The fearties tutting on the shore suffer in the long run for their lack of courage.
I say to Mr MacKenzie, go on, take the plunge, sir. You’ll love it once you’re in.
Peter E. Smith, Aigas, Beauly.
Better to have the devil you know
Sir, – John McLeod (Letters, March 8) writes well on the poor performance of the UK Government and the need to question the direction of the nation – but hits the nail when he states that Labour policies are not greatly different to those of the Conservatives.
The question he should ask is who will take back control?
We have elected, at both Westminster and Holyrood, a series of third-rate politicians who could not live with real political giants like MacLean or Maxton or, dare I say it, Thatcher.
Independence is not the answer if we have no governance. What we need is someone to rise above the dross and give us a reason to believe.
The SNP have had countless opportunities to show they can lead Scotland on a world stage, but every policy they control under devolution is arguably worse than when they took over – police, NHS, education, local finance.
If they’ve been unable to better frankly poor Westminster governments, what chance do we have if we give them complete control?
Better the devil you know (bad can get better) at Westminster than the long-term mediocrity offered by Holyrood.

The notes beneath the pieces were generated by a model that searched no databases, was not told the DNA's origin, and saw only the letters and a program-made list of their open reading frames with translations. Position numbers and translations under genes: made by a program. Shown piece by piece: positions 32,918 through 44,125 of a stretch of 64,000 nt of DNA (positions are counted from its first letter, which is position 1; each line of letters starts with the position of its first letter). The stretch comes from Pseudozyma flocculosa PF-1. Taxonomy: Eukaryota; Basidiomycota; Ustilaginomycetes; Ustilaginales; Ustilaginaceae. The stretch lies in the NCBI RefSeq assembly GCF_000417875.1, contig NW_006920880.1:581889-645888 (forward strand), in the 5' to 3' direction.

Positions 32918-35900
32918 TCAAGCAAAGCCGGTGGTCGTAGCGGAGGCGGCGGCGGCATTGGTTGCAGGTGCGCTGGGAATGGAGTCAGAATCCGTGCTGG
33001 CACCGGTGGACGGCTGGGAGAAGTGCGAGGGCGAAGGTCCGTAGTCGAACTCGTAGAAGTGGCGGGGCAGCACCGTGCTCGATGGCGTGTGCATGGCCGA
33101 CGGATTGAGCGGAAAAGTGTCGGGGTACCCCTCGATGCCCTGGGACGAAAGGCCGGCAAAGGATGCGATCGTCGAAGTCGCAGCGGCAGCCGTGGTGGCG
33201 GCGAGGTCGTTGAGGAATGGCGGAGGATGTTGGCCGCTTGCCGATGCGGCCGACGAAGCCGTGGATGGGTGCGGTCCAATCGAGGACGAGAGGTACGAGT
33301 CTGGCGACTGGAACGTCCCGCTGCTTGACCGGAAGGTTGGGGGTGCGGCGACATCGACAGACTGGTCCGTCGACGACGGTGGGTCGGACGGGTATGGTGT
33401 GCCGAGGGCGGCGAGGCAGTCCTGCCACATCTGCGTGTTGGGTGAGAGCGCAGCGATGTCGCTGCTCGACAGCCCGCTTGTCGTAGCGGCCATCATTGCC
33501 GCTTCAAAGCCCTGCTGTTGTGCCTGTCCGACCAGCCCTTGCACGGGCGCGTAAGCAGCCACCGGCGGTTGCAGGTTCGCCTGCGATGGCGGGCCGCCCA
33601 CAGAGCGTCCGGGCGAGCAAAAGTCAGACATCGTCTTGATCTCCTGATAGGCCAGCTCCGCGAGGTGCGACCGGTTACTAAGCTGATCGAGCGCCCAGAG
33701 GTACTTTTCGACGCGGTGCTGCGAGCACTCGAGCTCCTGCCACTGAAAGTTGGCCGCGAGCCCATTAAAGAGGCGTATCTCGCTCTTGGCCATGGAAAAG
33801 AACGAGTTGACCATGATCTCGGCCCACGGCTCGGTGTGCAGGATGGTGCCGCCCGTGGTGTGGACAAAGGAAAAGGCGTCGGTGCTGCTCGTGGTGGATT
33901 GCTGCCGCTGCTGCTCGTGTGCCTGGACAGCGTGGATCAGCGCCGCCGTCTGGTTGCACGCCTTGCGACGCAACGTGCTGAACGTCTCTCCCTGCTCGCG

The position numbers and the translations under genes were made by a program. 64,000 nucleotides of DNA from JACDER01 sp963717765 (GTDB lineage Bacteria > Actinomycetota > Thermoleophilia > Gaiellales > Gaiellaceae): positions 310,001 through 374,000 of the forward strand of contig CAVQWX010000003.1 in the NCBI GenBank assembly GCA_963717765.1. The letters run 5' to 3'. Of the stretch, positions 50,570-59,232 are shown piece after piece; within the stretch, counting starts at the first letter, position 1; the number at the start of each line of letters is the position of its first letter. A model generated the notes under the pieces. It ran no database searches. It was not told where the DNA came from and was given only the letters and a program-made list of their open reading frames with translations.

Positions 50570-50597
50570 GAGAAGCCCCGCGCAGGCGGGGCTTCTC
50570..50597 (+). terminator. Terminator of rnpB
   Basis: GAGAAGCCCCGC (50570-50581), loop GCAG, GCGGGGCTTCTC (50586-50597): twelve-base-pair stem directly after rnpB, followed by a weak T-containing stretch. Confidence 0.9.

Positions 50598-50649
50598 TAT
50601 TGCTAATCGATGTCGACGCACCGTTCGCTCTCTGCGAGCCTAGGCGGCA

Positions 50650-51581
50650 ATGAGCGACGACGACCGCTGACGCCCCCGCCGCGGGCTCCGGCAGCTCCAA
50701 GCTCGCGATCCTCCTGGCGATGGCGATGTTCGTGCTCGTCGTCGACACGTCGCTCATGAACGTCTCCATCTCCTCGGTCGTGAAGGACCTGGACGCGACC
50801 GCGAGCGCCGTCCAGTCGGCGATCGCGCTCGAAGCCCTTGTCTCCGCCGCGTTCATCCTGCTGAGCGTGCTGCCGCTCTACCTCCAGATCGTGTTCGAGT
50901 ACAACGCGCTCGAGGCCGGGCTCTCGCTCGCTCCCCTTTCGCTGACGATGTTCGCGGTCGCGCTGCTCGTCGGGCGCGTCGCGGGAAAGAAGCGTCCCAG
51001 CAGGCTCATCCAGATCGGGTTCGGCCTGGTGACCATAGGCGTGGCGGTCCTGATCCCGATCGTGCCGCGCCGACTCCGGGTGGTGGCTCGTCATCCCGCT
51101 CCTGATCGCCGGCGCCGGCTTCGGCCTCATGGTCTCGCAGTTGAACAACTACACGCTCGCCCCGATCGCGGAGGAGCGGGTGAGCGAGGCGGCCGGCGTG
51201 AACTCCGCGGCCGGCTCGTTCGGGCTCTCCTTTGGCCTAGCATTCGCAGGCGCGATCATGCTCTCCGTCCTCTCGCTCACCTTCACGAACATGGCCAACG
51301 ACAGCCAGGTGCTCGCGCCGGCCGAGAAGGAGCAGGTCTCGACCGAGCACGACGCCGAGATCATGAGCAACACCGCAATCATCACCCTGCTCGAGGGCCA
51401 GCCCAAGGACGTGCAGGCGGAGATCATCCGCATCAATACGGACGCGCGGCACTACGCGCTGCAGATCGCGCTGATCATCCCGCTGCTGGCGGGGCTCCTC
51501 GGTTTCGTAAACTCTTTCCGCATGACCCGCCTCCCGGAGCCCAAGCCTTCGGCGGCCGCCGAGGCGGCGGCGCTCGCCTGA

Walter Service, Danestone.
We need education not more benefits
Sir, – The recent first minister debate highlighted yet again why devolution has and continues to be a disaster under the SNP.
With the SNP, devolution has been used as a means to independence and undermining the UK Government rather than focusing on their devolved responsibilities, which include health, education and policing.
A prime example of this is that during the debate, all three candidates spoke about eradicating child poverty – not one said they would invest more in education, because as we all know, a good education is a way out of poverty. Instead, they focused on blaming the Tory government, with their solution to child poverty being to increase the child payment.
Scotland used to have the gold standard for education, which went a long way in providing individuals with more opportunities and, in turn, reducing child poverty.
Surely aiming for this again would be a better incentive rather than just increasing benefits?
It has become too easy for the SNP to take the easy way out and blame all Scotland’s issues on the UK Government and then claim they are the defenders of devolution and all problems could be resolved by independence.